It's New Year's Day, and my last day in the "Music City"...Nashville! This day I wanted to visit some Historically Black Colleges and Universities. My first stop was Tennessee State University, established in 1912. The first thing I saw when I got there was this huge U.S. Air Force jet. I read the historic marker, and found out that it's there to commemorate TSU's Air Force R.O.T.C. From there I see W.J. Hale Stadium and one of the many buildings on campus. I couldn't walk around the campus like I wanted to, but security was gracious enough to let me get the photo of one of the main buildings. Next up was MeHarry Medical College, founded in 1876 as the Medical Department of Central Tennessee College. It was interesting lining up the building with the deep-sloped street, but I managed. My last stop in the area was Fisk University, founded in 1866. Fisk was pretty much open enough to walk around to photograph buildings like the Carl Van Vechten Art Gallery, Cravath Hall, The Harris Music Building, Fisk Memorial Chapel and the famous Jubliee Hall, erected in 1876. Jubilee Hall was named in recognition of the Jubilee Singers. While walking around, I stumbled into Fraternity and Sorority heaven. I spotted Fraternity plots for Alpha Phi Alpha and Phi Beta Sigma and Kappa Alpha Psi's Fraternity logo in the driveway of Jubilee Hall. And I spotted the Sorority plots for Sigma Gamma Rho and Delta Sigma Theta. I thought the creativity was fantastic! From there, I drive over to Vanderbilt University. Vanderbilt is so huge and spread out, I had a hard time finding a good parking spot. So I parked in a store parking lot and grabbed quick photos of the 21st Avenue Bridge, Vanderbilt Stadium and a Vanderbilt Police SUV.
My first stop after a much needed lunch break was the Frist Center for the Visual Arts. The building was closed, so I didn't get the chance to go inside. But there was a huge sculpture outside by Will Ryman called "Rose On 65th Street". This is a very cool flower sculpture, complete with bugs on it...awesome! Across the street is the Union Station Hotel. Through my travels, I see a lot of Union Stations converted to a hotel from a train station...very genius to see the way they turn out. The interior is fantastic. Down the street from the hotel is The Tennessean, home of their newspaper. While driving from that area, I spot a building with a huge guitar propped against it. I find out that it's Valley Arts Guitar, a division of the famous Gibson Guitar company. Next up was the Nashville Parthenon, a full-scale replica of the original Parthenon in Athens, Greece. It was built in 1897 as part of the Tennessee Centennial Exposition. Today the Parthenon, which functions as an art museum, stands as the centerpiece of Centennial Park just west of downtown Nashville. The center piece of the Parthenon is the gold statue of Athena Parthenos inside. And that's what everyone came from miles around to see, including myself. But the building was closed and everyone left disappointed. Also in Centennial Park was a Tennessee Air Guard F-86L Sabre jet, a Nashville Chattanooga & St. Louis Railway locomotive and a statue of John W. Thomas. Thomas helped found the Tennessee Centennial Exposition.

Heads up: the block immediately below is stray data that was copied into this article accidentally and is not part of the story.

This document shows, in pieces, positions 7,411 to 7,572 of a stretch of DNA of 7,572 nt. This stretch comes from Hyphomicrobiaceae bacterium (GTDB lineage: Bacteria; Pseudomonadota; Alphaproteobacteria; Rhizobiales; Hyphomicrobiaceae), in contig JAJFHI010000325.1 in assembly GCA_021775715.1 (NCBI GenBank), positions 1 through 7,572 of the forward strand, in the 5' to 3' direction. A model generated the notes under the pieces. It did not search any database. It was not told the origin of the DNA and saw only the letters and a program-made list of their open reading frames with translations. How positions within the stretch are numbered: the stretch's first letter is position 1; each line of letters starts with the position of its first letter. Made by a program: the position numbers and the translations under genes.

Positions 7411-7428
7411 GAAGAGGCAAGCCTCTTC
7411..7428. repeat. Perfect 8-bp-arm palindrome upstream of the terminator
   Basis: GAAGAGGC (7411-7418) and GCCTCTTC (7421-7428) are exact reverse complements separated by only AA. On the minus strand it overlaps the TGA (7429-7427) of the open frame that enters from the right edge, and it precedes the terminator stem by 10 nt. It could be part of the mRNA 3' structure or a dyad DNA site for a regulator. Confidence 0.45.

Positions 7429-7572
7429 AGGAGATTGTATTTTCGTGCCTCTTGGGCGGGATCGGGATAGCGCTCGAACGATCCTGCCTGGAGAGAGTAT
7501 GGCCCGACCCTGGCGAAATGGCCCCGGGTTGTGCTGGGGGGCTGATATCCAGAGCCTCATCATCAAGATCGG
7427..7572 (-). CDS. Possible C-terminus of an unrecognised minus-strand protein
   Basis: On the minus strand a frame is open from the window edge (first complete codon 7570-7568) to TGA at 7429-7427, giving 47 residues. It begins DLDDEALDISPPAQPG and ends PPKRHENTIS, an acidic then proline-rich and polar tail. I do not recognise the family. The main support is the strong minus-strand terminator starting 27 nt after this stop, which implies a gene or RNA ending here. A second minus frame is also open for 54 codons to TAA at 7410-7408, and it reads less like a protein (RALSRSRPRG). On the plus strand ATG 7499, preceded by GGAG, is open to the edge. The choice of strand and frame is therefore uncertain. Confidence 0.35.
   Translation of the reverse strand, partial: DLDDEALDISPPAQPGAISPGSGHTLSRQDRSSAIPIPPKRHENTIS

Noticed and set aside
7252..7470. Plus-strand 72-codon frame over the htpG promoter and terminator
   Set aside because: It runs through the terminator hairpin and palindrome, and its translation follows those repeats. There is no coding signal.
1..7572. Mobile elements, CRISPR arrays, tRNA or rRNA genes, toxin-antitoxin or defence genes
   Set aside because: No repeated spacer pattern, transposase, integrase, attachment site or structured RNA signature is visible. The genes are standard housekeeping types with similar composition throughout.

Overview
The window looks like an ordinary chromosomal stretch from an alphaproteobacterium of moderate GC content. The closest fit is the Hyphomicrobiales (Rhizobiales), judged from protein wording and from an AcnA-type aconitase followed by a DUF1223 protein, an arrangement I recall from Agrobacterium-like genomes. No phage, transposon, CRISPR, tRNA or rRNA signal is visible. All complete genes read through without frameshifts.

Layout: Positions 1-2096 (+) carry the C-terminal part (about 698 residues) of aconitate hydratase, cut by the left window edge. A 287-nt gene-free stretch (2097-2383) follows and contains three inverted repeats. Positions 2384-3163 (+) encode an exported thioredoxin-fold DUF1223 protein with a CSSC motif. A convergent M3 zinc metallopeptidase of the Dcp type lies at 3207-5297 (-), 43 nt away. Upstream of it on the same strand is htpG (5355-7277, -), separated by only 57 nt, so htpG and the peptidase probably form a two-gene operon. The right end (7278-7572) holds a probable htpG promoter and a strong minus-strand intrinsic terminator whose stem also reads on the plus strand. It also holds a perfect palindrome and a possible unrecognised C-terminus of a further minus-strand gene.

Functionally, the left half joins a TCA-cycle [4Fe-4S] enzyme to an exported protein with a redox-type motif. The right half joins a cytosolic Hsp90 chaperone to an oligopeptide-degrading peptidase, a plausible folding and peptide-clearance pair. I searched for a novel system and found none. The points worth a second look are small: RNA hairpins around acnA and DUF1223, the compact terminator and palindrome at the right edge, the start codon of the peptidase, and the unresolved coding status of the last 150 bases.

My last stop of the day was "Music Row". Music Row is an area just to the southwest of Downtown Nashville that is home to hundreds of businesses related to the country music, gospel music, and Contemporary Christian music industries. Centered on 16th and 17th Avenues South, along with several side streets, Music Row is widely considered the heart of Nashville's entertainment industry. In this area, one will find the offices of numerous record labels, publishing houses, music licensing firms, recording studios and video production houses, along with other businesses who serve the music industry, as well as radio networks and radio stations. Whew...Music Row is thee spot! Buildings I photographed on Music Row were: BMI, Nashville Association of Musicians, Historic Site of Columbia Records & Studio A, DECCA Records & The Quonset Hut, BMG, Warner Music, RCA Victor Studio B, Word Entertainment and ASCAP. RCA Victor's Studio B is known for their recordings of Dolly Parton, Elvis Presley, Charlie Pride, Roy Orbison and many more. I also photographed several statues. There was a statue of Owen Bradley sitting at a piano. Owen is responsible for producing hits for Patsy Cline, Red Foley, Sonny James, Brenda Lee and many others. Across from the Owen Bradley statue is the controversial, yet awesome statue called "Musica". It was built as part of an urban renewal project for the Music Row neighborhood and unveiled in 2003. The controversy stems from the fact that it features nine nude figures...male and female, dancing in a circular composition approximately 38 feet tall. There are five figures which spring forth from the base...four more rise up in the center floating above the others. The pinnacle of the statue is a female up top holding a tambourine. The scale of each figure is fourteen to fifteen feet, or more than twice life-size. The dancers and part of the base are cast in bronze. The other part of the base is composed of massive natural limestone boulders, which are prevalent in the Nashville area. Much of the work on the statue was actually done at a foundry in Lander, Wyoming, with the pieces transported and assembled onsite. It weighs approximately 10 tons. Another "must see" when in Nashville. Across from that statue is Keith Harmon, Mac Hill and Franne Lee's "Microphone Bike rack" statue.
The next morning before I hit the highway heading back to Chicago, I stopped by The Bluebird Cafe, a music club featured on the ABC drama "Nashville". After that, I headed to the Grand Ole Opry House and Gaylord Opryland Hotel and Convention Center. I love traveling, but Chi-Town, here I come!